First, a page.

<img height="1" width="1" src="https://www.facebook.com/tr?id=1409902305860172&amp;ev=PageView &amp;noscript=1">

"WeListen" Blog

The Shape-Shifting Reality Of Shopping

I heard a consumer yesterday say that she NEVER buys a new product in the grocery store without googling it first to see what other people thought of the brand. Welcome to the One Screen World of Shopping. Mitch Joel explains the shifting shopping environment...

Consumers are using their mobile phones while shopping in order to search for outside opinionsOne of the five major movements that have changed brands forever (that corporation are doing little-to-nothing about) that are defined in my second business book, CTRL ALT Delete, is the notion of the one screen world. In simplistic form: the only screen that matters to me - the consumer - is the screen that is in front of me. We live in a world where brands are still thinking in digital ghettos. They're worried about their Web strategy, their mobile strategy, their social media strategy and so on. That's a bad strategy. The only strategy that matters is a one screen strategy. We live in a world where screens are ubiquitous, cheap and hyper-connected. Plus, the data just keeps pointing us further down the road. PC sales have dropped at a dramatic pace as more and more consumers buy tablets and smartphones. Some have called this the post-PC era, while others have tagged it as the post-Web browser era. I like to think of it as the one screen world. Screens are everywhere (walls, pockets, hands, whatever) that are at our beck and connected call.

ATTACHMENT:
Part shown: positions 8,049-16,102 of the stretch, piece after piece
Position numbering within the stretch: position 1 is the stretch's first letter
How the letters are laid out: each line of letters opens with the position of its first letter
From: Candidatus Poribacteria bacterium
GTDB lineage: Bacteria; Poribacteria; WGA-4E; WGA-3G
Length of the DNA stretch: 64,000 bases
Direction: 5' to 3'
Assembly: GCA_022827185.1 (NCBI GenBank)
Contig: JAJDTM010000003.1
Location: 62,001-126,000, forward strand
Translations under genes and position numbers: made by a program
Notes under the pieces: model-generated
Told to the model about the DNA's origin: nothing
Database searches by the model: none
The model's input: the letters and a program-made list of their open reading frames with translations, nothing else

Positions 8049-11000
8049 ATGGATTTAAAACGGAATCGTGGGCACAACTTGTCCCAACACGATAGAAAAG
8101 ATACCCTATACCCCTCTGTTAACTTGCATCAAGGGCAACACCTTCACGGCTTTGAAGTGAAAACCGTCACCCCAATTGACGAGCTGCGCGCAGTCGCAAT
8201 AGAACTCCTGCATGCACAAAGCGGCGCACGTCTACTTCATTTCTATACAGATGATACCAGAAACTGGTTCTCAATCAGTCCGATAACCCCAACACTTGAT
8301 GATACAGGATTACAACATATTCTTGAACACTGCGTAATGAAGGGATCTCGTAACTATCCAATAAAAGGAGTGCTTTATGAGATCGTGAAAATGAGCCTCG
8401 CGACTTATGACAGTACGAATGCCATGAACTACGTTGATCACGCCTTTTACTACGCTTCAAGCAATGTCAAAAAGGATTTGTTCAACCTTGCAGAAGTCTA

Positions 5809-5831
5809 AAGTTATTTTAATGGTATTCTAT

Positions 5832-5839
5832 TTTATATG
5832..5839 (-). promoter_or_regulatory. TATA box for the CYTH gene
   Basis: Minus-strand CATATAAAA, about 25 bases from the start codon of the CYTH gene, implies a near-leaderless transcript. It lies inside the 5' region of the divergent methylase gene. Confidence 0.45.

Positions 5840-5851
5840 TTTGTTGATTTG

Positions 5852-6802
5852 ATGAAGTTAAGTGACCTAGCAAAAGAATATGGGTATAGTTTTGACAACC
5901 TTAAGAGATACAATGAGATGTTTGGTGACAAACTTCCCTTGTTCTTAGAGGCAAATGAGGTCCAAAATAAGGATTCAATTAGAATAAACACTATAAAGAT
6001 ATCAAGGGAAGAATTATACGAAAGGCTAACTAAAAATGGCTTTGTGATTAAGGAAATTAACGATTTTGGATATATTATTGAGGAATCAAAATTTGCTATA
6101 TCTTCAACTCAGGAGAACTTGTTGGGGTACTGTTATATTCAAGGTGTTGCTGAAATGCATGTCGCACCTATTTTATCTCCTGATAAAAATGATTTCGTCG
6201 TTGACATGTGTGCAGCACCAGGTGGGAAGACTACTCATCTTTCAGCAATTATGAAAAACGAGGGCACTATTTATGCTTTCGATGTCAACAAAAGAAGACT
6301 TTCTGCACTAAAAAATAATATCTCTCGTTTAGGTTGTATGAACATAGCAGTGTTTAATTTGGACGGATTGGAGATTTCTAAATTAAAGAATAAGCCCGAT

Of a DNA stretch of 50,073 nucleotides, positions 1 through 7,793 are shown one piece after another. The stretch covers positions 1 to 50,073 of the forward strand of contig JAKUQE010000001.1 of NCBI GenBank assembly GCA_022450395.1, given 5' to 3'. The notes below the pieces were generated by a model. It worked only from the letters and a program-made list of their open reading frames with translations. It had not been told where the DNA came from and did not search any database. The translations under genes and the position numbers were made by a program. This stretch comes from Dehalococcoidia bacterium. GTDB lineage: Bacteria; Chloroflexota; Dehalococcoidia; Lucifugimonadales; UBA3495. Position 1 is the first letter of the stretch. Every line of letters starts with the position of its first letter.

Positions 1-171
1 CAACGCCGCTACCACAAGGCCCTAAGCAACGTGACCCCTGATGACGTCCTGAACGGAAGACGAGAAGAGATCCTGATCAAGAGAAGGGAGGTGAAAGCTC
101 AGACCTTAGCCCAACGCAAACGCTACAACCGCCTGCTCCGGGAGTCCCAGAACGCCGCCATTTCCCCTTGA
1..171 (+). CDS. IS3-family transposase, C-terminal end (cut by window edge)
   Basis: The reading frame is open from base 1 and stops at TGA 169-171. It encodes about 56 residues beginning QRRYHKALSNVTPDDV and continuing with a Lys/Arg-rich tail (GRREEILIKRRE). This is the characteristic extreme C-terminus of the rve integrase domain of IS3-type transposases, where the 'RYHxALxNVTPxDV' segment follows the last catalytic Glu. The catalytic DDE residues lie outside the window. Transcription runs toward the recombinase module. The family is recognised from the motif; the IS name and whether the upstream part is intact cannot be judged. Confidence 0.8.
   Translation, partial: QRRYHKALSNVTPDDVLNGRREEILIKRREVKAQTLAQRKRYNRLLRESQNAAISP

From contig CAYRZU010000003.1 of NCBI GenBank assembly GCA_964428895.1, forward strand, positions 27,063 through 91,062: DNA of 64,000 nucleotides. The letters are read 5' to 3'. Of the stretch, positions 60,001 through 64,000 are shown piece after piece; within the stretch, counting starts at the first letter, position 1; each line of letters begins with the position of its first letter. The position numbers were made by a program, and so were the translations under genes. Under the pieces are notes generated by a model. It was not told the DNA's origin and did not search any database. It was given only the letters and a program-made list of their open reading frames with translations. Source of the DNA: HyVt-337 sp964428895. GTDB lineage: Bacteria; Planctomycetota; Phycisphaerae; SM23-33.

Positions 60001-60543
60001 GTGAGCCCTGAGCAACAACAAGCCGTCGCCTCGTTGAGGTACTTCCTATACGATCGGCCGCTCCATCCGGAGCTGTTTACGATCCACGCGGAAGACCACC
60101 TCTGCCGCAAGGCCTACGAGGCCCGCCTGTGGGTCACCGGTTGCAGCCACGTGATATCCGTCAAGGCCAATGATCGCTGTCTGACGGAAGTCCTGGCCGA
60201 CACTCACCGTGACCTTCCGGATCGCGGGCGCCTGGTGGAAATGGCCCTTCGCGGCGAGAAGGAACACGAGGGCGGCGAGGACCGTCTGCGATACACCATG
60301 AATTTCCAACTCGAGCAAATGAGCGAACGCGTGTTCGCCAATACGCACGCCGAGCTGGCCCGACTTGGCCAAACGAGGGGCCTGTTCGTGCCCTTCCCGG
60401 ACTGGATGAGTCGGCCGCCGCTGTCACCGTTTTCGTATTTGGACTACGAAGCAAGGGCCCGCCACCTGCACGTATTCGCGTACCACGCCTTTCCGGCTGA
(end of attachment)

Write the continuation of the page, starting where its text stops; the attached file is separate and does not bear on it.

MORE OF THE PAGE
It's happening... and it's happening fast.

It wasn't even two years ago that I would poll audiences all over the world about how long it would take for us to do everything that we can do on our personal computers as effectively (if not better than) as we can do on our mobile devices. By looking at channels like Twitter and Instagram, one could argue that the mobile experience is actually superior to that of the Web-based one. That being said, there were always two areas of contention:

1. Content creation. Whether it's writing a document, editing a spreadsheet or building a presentation.

2. Commerce. Looking through merchandise and actually buying right from the mobile device.

Read more from the source: Six Pixels of Separation - The Twist Image Blog & Podcast


Related Posts

5 Key Food and Beverage Market Drivers and Their Implications for Brand Owners 7 Best Practices for E-Commerce Packaging Five mega trends affecting CPG | Food Business News

Subscribe Now!